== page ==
Supply chain insurance pain will hasten defaults

The insurance industry claims to have learnt the lessons from the last decade

  
Image used for illustrative purpose. A small stack of products in boxes sitting on a manual pallet jack in a loading dock door at a distribution warehouse.

Image used for illustrative purpose. A small stack of products in boxes sitting on a manual pallet jack in a loading dock door at a distribution warehouse.

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LONDON - Paying invoices is no longer a mundane task for many small businesses. As more and more countries around the world go into lockdown because of the coronavirus, the likes of cafes, gyms, and retailers are struggling to pay their suppliers. The latter would normally turn to trade credit insurance to buy indemnity – except insurers are deploying tactics last seen in the global financial crisis.

Italy, Spain and France have all told citizens to stay at home and shuttered businesses like restaurants and in the United States, citizens have been told to avoid gathering in groups of more than 10 and unnecessary shopping trips. As sales evaporate, companies are trying delaying tactics and asking suppliers for an extra 15 days to pay invoices. Insolvencies arise when these delays turn permanent. Trade credit insurance, a market that underwrites the risk of $3 trillion worth of invoices going unpaid, is a fickle friend for suppliers in this scenario.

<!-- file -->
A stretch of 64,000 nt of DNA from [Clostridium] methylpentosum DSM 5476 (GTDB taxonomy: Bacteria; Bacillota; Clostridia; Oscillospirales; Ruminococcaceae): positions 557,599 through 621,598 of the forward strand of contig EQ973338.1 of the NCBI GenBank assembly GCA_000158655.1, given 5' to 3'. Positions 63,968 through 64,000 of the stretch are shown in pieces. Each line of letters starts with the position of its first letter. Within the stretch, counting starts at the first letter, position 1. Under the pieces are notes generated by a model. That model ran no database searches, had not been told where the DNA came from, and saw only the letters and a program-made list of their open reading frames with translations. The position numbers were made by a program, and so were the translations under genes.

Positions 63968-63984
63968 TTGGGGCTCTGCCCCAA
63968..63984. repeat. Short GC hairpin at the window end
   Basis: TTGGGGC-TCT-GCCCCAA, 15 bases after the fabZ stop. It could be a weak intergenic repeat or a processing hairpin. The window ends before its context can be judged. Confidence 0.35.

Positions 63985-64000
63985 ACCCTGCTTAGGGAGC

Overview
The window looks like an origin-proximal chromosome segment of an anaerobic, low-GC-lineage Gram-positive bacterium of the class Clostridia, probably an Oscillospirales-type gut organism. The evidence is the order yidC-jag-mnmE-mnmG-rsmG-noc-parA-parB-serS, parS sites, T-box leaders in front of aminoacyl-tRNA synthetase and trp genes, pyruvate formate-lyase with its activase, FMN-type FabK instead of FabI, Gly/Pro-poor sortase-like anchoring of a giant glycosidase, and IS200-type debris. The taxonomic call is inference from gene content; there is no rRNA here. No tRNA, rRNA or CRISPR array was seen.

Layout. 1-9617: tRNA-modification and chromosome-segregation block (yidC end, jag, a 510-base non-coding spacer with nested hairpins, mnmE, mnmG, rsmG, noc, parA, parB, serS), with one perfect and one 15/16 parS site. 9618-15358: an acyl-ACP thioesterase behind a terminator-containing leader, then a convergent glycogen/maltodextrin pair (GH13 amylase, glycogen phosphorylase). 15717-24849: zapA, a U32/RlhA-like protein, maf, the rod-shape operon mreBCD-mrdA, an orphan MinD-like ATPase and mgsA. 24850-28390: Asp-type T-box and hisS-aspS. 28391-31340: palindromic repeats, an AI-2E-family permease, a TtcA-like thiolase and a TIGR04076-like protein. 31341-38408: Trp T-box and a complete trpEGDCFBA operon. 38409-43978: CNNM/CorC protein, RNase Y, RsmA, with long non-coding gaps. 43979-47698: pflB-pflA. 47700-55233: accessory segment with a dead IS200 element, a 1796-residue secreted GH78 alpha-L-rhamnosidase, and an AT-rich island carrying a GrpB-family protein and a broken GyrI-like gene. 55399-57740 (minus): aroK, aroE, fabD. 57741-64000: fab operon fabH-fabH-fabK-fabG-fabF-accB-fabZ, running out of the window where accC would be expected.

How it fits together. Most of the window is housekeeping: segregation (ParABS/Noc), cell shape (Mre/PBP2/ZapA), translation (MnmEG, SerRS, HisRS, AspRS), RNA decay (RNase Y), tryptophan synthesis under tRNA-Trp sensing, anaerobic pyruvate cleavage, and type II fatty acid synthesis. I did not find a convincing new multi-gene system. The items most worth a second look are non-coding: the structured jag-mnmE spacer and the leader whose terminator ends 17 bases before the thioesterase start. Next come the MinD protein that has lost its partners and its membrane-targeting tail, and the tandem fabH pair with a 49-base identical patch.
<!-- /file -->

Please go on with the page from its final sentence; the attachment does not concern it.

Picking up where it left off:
Some are no longer covering high-risk clients, insurance sources told Breakingviews. For example, Australia’s QBE Insurance has launched a review of clients that are exposed to Chinese companies. A review like this could result in coverage being cancelled. While that would limit the insurer’s exposure to insolvencies, it will leave suppliers exposed if they have mounting unpaid invoices. And those who are still selling new policies are ramping up prices. Some insurers have ratcheted up the cost of trade credit insurance by as much as 10% since the beginning of the year, the biggest increase since the aftermath of the 2008 financial crisis, according to insurance broker Marsh.

The insurance industry claims to have learnt the lessons from the last decade. But those who are raising premiums or withdrawing coverage are doing so at a time when suppliers are both saddled with unpaid bills and struggling to get lines of credit from their banks. Such practices will hasten bankruptcies just as they did a decade ago. The greater the number of businesses that go under, the longer it will take for the global economy to rebound from the coronavirus. That’s in no one’s interest.

CONTEXT NEWS

- Credit ratings company Moody’s expects rising claims to hit Atradius, Coface and Euler Hermes, three of the world’s biggest trade credit insurers, which cover the risk that a company’s customers cannot pay for goods or services bought on credit.

- Moody’s cited data from Atradius and Coface which showed that Asia and Australia account for nearly 15% of the total net potential exposure of each insurer.

- The insurers declined to comment to Reuters. Atradius had said on March 5 that it expected corporate insolvencies to grow 2.4% globally in 2020, with the pronounced acceleration from the 1.4% increase recorded in 2019 “largely resulting from the coronavirus outbreak”.

(Editing by Swaha Pattanaik and Karen Kwok)

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